Corniglia is the smallest of the five towns of the Cinque Terre as well as being the middle village with only around 150 full time residents in recent years. It is one of the oldest of the villages as the settlement has been around since Roman times. Unlike the other four villages, this one sits 100 metres above the shoreline but with no access to the Ligurian Sea. It is a quiet agricultural town in the middle of large vineyards and terraces growing olives. It is connected to the outside world through a road coming down from the top of the mountain and the train-line that runs lower down from the town. Corniglia’s lowest building is the train station. The map to the right shows the location of the station and visitors arriving by train either have to do the slow walk up the hill or catch a bus. The ‘zig-zaging’ pathway can be seen in the photo above as well, slowly winding its way up to the centre of town.

We visited the Cinque Terre again in 2014 and arrived by train from Manarola for a walk around Corniglia. We were a bit slow moving off from the station area and were gazing at the sea views when we noticed a large group of tourists arriving by train. To our astonishment, two relatives, who we had not long before spent time with us in Southern France, appeared in the midst of this tourist group from the train. It was a perplexing coincidence of a short reunion that we couldn’t have pre-planned if we tried!

After saying goodbye to our relos, we did our own tour of Corniglia, checking out the shops in the back alleys and making our way up to the Chiesa di San Pietro. As stated already, Corniglia is a small town so it is easy to see from the map on the left of its small number of streets, how simple the tour is after arriving via the 377 stairs from the railway station.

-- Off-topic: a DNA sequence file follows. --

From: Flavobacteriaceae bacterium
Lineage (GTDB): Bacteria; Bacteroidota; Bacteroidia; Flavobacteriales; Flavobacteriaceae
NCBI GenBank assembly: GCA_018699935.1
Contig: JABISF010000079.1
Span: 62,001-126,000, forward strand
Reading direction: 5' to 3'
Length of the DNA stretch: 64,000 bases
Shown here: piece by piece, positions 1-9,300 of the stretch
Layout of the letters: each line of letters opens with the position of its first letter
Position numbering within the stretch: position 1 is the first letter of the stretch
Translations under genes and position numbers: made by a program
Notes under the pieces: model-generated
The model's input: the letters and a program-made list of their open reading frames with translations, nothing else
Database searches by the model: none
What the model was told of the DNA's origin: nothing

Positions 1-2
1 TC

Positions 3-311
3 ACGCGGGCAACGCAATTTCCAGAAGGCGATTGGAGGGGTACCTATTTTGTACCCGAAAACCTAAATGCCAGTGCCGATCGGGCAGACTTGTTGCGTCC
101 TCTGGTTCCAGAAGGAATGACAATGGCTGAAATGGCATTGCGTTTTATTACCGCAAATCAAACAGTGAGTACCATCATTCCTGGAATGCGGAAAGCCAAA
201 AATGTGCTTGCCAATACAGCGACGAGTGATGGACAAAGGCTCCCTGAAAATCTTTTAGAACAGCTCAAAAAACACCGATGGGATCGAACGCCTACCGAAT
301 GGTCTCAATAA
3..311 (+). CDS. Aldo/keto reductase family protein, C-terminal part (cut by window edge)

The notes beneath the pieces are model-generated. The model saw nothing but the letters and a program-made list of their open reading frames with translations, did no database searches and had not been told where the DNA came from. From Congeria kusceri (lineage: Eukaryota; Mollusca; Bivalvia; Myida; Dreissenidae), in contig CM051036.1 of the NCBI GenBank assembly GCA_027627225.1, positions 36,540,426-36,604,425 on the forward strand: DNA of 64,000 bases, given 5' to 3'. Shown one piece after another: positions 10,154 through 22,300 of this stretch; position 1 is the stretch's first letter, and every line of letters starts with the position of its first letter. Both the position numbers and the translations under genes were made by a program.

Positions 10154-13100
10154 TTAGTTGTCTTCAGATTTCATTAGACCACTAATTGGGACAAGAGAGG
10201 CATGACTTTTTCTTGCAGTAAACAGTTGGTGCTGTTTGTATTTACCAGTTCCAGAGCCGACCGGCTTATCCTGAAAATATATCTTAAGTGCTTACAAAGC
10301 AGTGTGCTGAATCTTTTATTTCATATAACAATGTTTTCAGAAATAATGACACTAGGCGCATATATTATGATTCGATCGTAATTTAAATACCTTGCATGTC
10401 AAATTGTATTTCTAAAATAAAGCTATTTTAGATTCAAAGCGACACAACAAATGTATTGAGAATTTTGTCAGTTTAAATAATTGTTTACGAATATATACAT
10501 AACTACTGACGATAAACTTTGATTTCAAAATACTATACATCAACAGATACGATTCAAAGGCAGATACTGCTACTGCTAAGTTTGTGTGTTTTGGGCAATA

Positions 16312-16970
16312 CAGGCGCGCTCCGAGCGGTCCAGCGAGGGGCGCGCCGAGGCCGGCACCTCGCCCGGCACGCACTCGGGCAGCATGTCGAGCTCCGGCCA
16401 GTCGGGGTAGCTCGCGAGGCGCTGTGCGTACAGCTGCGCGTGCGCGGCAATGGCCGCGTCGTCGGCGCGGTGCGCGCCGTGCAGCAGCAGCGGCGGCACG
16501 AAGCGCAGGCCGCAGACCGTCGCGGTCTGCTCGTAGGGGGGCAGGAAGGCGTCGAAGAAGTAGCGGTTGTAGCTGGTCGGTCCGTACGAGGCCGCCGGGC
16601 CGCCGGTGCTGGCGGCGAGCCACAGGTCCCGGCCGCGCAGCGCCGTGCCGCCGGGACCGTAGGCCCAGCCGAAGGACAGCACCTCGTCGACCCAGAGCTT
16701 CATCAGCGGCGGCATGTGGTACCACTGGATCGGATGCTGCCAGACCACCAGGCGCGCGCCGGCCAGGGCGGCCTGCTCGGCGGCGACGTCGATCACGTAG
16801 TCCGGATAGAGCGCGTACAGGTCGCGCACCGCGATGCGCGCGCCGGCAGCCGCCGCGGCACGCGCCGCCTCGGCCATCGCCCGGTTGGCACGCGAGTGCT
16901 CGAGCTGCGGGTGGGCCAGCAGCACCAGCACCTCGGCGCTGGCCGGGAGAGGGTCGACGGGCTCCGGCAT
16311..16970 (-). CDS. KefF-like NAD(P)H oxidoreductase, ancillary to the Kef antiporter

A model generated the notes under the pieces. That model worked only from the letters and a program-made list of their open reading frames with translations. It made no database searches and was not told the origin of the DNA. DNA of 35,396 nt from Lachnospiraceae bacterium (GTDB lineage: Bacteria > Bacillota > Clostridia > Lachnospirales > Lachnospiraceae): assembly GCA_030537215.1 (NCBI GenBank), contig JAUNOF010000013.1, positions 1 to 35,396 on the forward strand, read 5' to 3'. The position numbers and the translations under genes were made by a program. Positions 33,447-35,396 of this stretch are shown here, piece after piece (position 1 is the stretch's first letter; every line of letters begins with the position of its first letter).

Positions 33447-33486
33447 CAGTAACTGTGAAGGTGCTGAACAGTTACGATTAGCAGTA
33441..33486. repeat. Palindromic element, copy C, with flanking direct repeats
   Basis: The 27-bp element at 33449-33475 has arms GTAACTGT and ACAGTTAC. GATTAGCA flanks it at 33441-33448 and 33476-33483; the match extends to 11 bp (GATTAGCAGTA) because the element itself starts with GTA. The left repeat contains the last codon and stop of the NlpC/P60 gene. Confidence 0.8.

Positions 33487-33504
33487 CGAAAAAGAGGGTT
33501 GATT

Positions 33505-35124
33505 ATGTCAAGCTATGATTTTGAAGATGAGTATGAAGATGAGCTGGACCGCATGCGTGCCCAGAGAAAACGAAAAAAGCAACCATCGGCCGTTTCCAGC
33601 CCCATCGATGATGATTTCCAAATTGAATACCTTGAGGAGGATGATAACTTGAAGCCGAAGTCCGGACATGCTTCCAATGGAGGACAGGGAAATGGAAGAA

After examining the Church of St Peter, we then strolled down the main street of the town, Via Fieschi, to St Mary’s terrace. This a very atmospheric dining area of town and it is the site of a monument to those town folk that died during World War I. It also contains a small chapel called the Oratorio dei Disciplinati di Santa Caterina.

The overhead photo of Corniglia below is probably a little unclear but the arrows trace the path of the hardy traveller who walks up the many steps from the railway station to the Church of St Peter. From here the arrow indicates that if you follow Via Fieschi to the small chapel of St Catherine, it is another short walk to St Mary’s Terrace where a lone tree marks the skyline. From here there are amazing views of the sea, the coastal mountains and also some glimpses of the other towns of the Cinque Terre.

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